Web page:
Sheriff says 'every second counts' in
search for Wisconsin girl
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[October 18, 2018]
By Gabriella Borter
(Reuters) - Despite more than 400 tips from
across the country about the disappearance of 13-year-old Jayme Closs, a
Wisconsin sheriff said on Wednesday he had few solid leads about the
whereabouts of the girl, whose parents were found fatally shot in their
home this week.
"We believe Jayme was in the home at the time of the homicides and we
believe she's in danger," Barron County Sheriff Chris Fitzgerald, who is
leading the search, told a news conference.
Police issued an Amber Alert for the girl on Monday afternoon after
discovering the bodies of her parents earlier that day. The deaths of
James and Denise Closs, who had suffered gunshot wounds, were ruled
homicides on Wednesday, Fitzgerald said.
While 82 percent of the Amber Alerts issued last year identified a car
and 50 percent had specific license plate numbers, according to U.S.
Department of Justice statistics, Closs' case offers neither of those
Fitzgerald said there were no suspects in the case.
"Is it random or targeted? I don’t know that answer. We’ve received no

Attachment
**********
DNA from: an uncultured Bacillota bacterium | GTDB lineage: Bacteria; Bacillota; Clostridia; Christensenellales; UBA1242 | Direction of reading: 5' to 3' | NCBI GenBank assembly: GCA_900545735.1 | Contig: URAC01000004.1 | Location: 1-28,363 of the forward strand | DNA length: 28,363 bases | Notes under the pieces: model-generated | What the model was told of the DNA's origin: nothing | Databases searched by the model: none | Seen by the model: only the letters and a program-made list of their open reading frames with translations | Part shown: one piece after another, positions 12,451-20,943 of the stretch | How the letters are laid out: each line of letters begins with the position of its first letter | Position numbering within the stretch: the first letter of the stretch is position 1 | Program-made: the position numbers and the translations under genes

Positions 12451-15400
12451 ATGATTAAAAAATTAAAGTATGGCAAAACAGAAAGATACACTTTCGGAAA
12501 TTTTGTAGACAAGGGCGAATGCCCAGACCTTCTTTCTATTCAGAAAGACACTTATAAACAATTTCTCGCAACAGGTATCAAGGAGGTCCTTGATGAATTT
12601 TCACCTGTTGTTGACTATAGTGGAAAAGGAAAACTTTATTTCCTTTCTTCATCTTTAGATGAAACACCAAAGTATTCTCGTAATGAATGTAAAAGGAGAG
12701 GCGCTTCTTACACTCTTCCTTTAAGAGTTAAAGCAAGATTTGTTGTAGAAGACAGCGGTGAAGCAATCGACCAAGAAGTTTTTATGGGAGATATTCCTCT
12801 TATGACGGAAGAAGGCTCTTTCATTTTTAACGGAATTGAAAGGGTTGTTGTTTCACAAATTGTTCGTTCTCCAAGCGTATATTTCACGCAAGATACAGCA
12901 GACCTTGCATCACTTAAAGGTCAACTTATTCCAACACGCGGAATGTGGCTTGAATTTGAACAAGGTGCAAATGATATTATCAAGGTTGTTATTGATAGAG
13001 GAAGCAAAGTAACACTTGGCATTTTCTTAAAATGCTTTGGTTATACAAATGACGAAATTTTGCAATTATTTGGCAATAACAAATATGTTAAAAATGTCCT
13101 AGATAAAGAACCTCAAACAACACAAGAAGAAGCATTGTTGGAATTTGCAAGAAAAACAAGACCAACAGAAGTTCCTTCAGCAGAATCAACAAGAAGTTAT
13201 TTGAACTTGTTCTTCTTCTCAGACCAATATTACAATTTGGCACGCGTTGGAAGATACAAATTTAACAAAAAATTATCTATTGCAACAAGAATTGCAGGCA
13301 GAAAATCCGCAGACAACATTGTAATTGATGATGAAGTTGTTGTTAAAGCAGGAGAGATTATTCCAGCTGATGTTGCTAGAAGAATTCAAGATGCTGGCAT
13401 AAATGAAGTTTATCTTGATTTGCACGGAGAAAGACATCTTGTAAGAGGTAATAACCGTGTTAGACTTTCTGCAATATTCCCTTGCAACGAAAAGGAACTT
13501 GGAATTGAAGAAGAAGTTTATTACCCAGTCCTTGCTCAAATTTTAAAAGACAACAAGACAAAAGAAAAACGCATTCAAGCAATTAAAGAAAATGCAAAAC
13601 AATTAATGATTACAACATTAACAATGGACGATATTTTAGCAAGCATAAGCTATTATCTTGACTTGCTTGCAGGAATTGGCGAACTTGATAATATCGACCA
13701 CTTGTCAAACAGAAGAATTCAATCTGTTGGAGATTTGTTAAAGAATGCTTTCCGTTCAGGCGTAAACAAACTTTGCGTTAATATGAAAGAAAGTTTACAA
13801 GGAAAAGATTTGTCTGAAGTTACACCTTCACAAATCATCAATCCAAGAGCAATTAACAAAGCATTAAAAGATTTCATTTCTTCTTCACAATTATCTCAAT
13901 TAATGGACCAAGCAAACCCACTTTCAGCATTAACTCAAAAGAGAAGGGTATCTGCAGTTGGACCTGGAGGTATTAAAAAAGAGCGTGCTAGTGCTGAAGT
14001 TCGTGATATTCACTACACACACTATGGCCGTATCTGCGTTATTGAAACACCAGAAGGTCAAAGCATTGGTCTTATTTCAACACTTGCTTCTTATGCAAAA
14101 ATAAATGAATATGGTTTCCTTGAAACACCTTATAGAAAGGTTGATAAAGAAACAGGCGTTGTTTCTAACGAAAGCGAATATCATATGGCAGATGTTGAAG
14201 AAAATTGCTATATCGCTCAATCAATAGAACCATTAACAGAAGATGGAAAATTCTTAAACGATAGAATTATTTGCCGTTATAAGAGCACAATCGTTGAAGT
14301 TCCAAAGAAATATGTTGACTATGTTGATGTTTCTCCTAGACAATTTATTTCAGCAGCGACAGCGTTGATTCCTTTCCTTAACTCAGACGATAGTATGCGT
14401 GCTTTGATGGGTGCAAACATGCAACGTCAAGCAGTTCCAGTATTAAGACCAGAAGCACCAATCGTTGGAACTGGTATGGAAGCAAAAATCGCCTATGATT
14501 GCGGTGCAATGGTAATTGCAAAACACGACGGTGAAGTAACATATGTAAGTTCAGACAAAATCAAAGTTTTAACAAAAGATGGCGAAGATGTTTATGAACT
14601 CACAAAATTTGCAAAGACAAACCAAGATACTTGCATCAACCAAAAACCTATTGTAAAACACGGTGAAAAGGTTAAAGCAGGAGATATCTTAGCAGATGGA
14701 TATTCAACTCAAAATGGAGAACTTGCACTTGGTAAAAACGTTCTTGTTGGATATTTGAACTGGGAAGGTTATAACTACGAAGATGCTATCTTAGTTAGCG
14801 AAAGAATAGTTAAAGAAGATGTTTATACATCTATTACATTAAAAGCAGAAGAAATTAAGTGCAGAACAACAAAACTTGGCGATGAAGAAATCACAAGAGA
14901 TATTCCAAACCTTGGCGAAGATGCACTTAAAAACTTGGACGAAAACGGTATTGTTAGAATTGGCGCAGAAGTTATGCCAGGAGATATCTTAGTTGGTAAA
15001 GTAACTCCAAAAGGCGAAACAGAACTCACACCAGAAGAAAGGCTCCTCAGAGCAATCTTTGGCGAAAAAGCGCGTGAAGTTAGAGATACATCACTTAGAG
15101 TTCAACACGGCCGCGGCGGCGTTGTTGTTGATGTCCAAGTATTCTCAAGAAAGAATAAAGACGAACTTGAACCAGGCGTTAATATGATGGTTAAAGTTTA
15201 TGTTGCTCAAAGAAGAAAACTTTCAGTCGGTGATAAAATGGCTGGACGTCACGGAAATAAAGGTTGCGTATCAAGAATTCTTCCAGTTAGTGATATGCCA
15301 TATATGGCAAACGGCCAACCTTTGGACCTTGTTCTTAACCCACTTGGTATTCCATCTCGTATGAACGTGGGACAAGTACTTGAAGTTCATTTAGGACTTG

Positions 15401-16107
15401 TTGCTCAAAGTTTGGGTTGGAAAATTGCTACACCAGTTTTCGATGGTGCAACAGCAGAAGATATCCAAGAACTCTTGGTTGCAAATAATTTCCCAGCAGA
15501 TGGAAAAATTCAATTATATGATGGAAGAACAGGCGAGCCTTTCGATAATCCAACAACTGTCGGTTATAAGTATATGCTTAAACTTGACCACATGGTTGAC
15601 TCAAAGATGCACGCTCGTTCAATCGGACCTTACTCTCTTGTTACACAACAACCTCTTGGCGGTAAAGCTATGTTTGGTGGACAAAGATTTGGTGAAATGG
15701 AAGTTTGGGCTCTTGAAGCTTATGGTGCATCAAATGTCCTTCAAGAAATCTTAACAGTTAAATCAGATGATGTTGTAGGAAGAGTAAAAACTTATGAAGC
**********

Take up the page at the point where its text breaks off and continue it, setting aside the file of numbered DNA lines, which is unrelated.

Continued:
other threats or anything in the local area to say it was just a random
act, but we do not know that answer," he said. Barron County is in
"We have over 200 law enforcement workers on the ground right now,"
Fitzgerald said. "Every second counts."
In Closs' case, law enforcement is depending on public awareness to
supply evidence. The Amber Alert system, launched in 1996, is a tool to
notify the public about missing children so tips can be relayed to law
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Jayme Closs, 13, is shown in this undated handout photo provided
October 17, 2018. Office of the Attorney General, Wisconsin
Deparment of Justice/Handout via REUTERS
"I cannot stress that tip line enough. Every tip is important,"
In 2017, 99 percent of Amber Alert cases were solved, with only two
cases outstanding at the end of the year. Of the children found, 96
percent were recovered within 72 hours of the alert.
(Reporting by Gabriella Borter in New York; Editing by Jessica
Resnick-Ault and Peter Cooney)
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